Phnom Penh. The leaders of the Cambodian National Rescue Party (CNRP) confirmed their purpose to ask for the resignation of P.M. Hun Sen and call on new elections, while supporting the campaign of garment factory unions for a 160 USD salary and a reform to the Cambodian rules for the freedom of association. “We are also trying to do is to brake the monopoly of the Garment Manufacturers Association of Cambodia (GMAC)… (…) Normally there should be freedom of association between any factory with their workers. If a company is willing to pay more than 100 USD, why should it prevent them in doing so?” said CNRP’s president, Sam Rainsy in a press conference last Tuesday at the quarters of his party.
The GMAC represents 400 garment and footwear factories and it is the only one in the country, according to its official website. In a December statement, the associations seems to urge the government in taking “action against crafty unions who have always used violent and non-procedural strikes and demonstrations demanding benefits from the employer.” (GMAC, 2013, para.1) The statement came after an incident on December 16, 2013 at the SL Garment Factory when angry strikers beat two men they accused to be “spies,” but the Association called “innocent workers.” In a letter to The Cambodian Daily on November 27, 2013, Ken Loo, GMAC Secretary-General, complained about the “impunity of trade unions”: “Over the years there have been countless reports of strikes that have occurred in the garment industry and the Garment Manufacturers Association (GMAC) has always pointed out that these strikes have not complied with the procedures as set out under the Cambodian Labor Law.” (Ken Loo, 2013, para. 1) Ken Loo mentioned in his letter that several of those strikes have even involved violence, but there is not an explanation on why strikers became so violent.
Sam Rainsy continued in his press conference that the mechanism of negotiation of the workers and their employers has to be reviewed. He accused also the role of the government as not productive: “Minimum wage is not a rule, it is not an obligation to pay only that minimum of money… You are free, you are engaged to pay more than the minimum,” he said.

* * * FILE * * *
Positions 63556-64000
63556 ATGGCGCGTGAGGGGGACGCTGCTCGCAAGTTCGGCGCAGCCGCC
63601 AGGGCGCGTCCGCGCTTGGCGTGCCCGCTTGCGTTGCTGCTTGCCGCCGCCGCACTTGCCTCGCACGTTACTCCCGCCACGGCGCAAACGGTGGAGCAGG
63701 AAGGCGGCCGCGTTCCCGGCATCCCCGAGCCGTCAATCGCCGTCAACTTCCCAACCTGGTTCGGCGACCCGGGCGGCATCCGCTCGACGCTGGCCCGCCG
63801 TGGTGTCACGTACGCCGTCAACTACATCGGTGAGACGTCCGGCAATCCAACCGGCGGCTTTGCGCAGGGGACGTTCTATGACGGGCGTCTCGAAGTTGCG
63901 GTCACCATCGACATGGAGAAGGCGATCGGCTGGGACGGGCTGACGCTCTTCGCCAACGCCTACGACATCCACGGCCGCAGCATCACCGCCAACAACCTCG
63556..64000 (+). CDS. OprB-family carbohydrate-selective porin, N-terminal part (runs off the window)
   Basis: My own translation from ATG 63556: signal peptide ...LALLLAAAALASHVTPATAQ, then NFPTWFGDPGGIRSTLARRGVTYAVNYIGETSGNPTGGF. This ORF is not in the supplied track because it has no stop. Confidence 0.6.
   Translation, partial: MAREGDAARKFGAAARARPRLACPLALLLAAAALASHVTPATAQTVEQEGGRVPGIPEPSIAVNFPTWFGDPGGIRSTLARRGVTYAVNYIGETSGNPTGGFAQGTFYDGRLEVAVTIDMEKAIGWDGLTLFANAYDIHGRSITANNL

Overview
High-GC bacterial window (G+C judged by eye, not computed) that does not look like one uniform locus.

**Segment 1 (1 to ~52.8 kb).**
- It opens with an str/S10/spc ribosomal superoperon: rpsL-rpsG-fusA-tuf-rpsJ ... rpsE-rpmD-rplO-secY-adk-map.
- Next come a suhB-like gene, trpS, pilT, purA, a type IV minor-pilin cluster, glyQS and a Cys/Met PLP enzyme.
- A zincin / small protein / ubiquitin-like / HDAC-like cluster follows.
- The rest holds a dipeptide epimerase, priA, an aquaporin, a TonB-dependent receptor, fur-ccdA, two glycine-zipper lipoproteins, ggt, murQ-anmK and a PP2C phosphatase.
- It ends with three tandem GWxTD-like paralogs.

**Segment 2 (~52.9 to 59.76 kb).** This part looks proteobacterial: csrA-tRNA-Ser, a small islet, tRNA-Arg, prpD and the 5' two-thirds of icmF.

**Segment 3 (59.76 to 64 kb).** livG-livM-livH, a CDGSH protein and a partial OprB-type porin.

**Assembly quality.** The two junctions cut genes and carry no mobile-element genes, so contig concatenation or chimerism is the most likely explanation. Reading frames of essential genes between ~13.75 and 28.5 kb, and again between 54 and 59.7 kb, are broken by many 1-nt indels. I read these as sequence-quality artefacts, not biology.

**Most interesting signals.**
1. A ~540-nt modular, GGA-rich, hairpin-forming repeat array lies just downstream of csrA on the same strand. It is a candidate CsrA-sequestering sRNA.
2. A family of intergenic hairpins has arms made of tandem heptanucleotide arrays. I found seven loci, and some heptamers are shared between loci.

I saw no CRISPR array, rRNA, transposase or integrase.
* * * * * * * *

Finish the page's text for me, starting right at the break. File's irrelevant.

The opposition leader mentioned also that his party has been in contact with factory owners: “They told us in private that corruption in Cambodia prevent them from giving 160 USD to the workers. So, if there are measures to reduce the corruption in this country… the government corruption… the systematic corruption… they will be in the position to enable them to raise the minimum wage to a higher level.”
P.M. Hun Sen requested the creation of a committee to investigate in the recent garment strike crackdown, assessing property damage and studying the possible increase of the minimum wage.
South Korea embassy denied involvement in crackdown
The South Korea embassy in Phnom Penh denied any involvement in the strike’s crackdown after Global Post accused it of urging the Cambodian government to protect the Korean owned factories from strikers according to a statement posted at the embassy website and lately removed. “It is the responsability of the ROK government to protect its nationals overseas and therefore request the host countries to protect their safety when necessary,” said the Ministry of Foreign Affairs of the Republic of Korea to Global Post in a letter, stating that other countries like China and Japan are said to have done similar requests to the Cambodian government. (Geoffrey Cain, 2014, para. 30)
The Ministry denied that the Yakjin Korean Company had requested military intervention and they do not know why a man among the security forces wore a button of the Korean flag: “The ROK government has never provided army fatigues to Cambodia,” he concluded.
The report by Global Post attracted the solidarity of Korean human rights groups, the Confederation of Trade Unions and the People’s Solidarity for Participatory Democracy that led a protest in front to the Ministry of Foreign Affairs in Seoul last Friday.